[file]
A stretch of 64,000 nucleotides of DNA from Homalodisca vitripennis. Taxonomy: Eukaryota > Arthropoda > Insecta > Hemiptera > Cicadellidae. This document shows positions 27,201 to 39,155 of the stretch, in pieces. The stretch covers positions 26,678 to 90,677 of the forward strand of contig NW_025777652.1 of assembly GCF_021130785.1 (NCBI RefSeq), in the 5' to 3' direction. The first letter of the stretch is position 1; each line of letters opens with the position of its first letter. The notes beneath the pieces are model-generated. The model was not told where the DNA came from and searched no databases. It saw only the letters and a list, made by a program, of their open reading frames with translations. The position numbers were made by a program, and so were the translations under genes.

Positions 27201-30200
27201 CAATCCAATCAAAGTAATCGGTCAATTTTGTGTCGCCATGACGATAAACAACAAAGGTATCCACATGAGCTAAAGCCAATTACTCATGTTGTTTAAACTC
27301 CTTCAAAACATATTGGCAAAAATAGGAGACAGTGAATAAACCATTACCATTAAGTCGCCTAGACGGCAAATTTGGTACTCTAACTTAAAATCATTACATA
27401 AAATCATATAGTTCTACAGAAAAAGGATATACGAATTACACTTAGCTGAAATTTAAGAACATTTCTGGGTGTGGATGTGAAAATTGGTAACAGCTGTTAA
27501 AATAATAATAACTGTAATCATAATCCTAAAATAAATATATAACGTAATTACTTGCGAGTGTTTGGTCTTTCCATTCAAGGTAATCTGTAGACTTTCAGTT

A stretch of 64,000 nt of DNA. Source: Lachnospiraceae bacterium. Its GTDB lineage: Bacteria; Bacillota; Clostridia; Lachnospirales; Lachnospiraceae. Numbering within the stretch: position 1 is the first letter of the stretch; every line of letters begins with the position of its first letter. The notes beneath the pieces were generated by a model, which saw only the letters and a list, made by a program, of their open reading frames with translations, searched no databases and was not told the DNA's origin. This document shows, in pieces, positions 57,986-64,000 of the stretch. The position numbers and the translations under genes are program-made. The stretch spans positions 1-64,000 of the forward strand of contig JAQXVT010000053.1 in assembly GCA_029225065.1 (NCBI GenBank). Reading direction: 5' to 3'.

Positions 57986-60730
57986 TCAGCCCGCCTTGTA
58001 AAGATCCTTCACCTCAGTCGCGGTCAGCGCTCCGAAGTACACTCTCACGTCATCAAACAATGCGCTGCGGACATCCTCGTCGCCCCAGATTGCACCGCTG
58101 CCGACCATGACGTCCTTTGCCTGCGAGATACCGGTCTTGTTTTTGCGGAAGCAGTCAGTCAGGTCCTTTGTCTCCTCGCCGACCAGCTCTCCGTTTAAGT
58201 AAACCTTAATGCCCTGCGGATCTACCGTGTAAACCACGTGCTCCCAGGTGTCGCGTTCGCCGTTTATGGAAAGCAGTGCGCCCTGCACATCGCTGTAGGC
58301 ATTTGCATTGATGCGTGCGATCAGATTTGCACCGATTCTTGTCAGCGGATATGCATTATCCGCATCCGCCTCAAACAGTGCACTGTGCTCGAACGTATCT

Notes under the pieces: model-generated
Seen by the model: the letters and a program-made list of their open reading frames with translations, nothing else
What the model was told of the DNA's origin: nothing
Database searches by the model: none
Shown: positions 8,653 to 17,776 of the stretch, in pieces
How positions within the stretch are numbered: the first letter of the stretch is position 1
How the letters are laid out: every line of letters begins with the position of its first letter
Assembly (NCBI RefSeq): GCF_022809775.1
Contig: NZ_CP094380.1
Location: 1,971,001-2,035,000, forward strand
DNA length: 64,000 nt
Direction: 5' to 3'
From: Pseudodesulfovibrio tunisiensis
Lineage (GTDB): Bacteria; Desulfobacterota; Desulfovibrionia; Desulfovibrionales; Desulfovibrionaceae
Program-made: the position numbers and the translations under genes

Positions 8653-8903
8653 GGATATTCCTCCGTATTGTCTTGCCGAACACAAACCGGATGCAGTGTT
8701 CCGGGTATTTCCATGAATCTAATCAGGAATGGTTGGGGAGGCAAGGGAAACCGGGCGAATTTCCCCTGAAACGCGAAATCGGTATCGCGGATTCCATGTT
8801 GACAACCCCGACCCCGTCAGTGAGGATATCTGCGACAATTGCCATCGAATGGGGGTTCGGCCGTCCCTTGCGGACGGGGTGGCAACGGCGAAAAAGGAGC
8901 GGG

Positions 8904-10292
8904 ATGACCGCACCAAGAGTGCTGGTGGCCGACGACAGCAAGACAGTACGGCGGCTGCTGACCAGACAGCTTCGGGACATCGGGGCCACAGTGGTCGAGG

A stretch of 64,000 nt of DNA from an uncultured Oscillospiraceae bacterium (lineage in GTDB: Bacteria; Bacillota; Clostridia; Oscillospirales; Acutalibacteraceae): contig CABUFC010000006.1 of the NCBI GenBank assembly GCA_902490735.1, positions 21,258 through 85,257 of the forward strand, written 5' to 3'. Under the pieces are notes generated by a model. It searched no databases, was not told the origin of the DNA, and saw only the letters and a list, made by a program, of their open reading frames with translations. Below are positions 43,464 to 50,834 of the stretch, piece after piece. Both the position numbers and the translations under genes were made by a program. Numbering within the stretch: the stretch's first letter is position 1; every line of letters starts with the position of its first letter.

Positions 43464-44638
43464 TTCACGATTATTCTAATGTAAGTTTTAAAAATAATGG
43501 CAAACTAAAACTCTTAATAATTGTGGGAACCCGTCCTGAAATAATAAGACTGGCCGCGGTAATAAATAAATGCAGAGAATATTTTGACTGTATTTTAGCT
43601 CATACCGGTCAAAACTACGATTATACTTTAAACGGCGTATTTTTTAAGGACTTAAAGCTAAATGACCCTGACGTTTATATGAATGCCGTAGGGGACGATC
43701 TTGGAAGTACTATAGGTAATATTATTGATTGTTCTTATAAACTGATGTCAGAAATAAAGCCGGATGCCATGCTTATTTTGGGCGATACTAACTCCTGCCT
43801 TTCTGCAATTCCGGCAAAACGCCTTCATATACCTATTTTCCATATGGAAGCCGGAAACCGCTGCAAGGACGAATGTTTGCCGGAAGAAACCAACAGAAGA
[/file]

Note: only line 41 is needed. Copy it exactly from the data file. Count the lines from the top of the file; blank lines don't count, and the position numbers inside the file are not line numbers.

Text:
43701 TTGGAAGTACTATAGGTAATATTATTGATTGTTCTTATAAACTGATGTCAGAAATAAAGCCGGATGCCATGCTTATTTTGGGCGATACTAACTCCTGCCT